Uh Oh, that wasn’t supposed to happen

A few weeks ago, I had the joy of a lifetime when I saw Jon Batiste perform!

My sister got our whole family hooked on his music years ago and it has become the soundtrack to so many memories in our home.

We were elated when it was announced (very last minute) that he would be making a special two night appearance in Columbus, OH with the orchestra at the Southern Theatre.

If you ever get the chance to see him live, take it!

He was beyond words! There is something about him that is truly ethereal.

At one point, he was on the piano with only two other musicians on stage with him (one playing a strings instrument… I think it was the double bass… and one on the keyboard). He was filling the theatre with the most amazing sounds when…

Someone’s cellphone went off.

UH OH. That wasn’t supposed to happen.

Jon looked back over his shoulder in the direction of the brrrring brrrring brrring and he let out the most joyful laugh. His hand leapt to the far right of his piano where he mimicked the exact sound of the ringing. He then proceeded to play his masterpiece, weaving in the cellphone ringing (always looking back over his shoulder with the most playful smile).

When I tell you I will never be the same after this moment, I really mean it.

It would have been totally understandable for an artist to be annoyed that someone left their phone on during their concert. In fact, I’ve literally been at a concert where a similar thing happened and the musician said, “respectfully, turn off your f*cking phone!”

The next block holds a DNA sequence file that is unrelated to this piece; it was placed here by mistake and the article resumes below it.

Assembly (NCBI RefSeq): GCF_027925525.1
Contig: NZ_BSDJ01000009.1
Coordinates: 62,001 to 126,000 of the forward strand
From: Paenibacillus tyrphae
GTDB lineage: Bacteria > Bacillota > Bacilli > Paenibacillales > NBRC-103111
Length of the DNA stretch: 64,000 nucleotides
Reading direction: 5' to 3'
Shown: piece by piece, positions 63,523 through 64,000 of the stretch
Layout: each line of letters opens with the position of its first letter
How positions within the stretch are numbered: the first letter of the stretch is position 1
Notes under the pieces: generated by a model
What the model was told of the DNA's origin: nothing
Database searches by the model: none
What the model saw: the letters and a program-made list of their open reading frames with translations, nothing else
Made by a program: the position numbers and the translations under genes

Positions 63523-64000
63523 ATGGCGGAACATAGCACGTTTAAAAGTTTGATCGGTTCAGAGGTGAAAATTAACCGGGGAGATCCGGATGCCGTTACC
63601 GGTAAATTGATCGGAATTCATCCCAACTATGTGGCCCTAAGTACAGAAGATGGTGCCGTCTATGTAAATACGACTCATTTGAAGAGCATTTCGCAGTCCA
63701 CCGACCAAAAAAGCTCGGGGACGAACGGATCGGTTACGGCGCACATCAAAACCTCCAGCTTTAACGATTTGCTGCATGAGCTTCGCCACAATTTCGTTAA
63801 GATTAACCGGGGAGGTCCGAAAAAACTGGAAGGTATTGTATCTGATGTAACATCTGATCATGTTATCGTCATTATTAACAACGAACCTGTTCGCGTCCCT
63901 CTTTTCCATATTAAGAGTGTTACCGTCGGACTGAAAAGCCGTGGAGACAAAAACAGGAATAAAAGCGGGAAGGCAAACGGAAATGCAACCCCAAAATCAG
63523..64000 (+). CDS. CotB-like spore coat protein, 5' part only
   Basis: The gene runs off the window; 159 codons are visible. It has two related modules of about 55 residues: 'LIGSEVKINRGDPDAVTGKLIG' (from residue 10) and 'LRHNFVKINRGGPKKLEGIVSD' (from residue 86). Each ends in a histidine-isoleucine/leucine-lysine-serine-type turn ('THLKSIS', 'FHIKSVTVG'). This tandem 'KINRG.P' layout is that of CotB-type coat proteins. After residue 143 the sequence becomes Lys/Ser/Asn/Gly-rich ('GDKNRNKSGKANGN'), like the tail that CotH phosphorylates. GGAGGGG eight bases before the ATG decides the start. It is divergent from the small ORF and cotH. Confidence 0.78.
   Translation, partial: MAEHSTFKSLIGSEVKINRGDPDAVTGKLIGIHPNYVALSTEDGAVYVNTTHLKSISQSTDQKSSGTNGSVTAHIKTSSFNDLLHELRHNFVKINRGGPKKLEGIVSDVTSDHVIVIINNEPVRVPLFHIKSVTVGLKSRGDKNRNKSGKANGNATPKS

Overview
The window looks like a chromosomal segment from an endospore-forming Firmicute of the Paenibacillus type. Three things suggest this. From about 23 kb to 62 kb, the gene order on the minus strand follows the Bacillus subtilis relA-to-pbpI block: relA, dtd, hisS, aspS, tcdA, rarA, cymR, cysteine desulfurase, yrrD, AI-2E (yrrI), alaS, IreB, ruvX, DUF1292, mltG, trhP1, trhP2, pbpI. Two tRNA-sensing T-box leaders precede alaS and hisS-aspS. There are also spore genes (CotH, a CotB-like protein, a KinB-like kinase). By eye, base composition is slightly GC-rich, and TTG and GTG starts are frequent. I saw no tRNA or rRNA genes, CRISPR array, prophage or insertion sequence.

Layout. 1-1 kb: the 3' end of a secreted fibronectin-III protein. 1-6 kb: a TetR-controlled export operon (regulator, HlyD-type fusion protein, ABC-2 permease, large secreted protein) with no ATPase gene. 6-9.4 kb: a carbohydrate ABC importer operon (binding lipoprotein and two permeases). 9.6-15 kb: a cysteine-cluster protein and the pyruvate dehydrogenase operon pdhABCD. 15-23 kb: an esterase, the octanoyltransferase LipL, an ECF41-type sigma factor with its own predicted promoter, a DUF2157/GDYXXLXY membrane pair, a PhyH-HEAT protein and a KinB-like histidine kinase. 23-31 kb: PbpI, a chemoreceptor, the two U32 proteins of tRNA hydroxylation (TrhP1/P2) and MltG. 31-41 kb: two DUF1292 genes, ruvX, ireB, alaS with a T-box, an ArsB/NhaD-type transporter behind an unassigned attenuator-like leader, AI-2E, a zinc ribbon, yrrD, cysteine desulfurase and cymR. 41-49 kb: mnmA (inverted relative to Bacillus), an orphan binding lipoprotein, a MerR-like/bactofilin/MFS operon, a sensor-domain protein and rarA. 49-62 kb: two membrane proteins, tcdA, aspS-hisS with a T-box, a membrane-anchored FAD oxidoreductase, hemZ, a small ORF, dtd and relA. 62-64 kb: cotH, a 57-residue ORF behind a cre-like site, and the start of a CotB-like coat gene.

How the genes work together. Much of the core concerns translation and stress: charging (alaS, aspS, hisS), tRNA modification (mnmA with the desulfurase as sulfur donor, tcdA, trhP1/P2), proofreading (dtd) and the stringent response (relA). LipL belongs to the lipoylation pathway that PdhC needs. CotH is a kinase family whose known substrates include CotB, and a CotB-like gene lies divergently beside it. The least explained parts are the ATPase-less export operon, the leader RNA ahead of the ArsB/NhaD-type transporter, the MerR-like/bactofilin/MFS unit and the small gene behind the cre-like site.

Honestly, how many times in life do we have a moment just like that? Maybe we aren’t world-celebrated musicians, but I think we can all relate to being in the middle of doing our thing when something interrupts us. Life throws us a little curve-ball! Something happens that wasn’t *supposed to* happen.

Maybe we get irritated. We get frustrated. We assume worst intent. We get judgmental (“Ugh, that person is so rude! They don’t care! How disrespectful!”). We think “why me?! Something always goes wrong!” We feel annoyed.

But in that moment Jon Batiste did the opposite. He didn’t just accept the experience, he embraced it. He brought levity and grace to a moment that had a theatre full of people thinking, “uh oh.”

He took what the moment brought him and turned it all into something beautiful.

A reminder that our mindset and how we choose to respond to whatever the moment brings us will change what happens next. Watching this play out in real-time changed me.

We can be the artist telling people to “turn off your f*cking phone” or we can be the one weaving the cellphone ring into what we play next.

Personally, I want to make some music.

What about you?

xo, Sim

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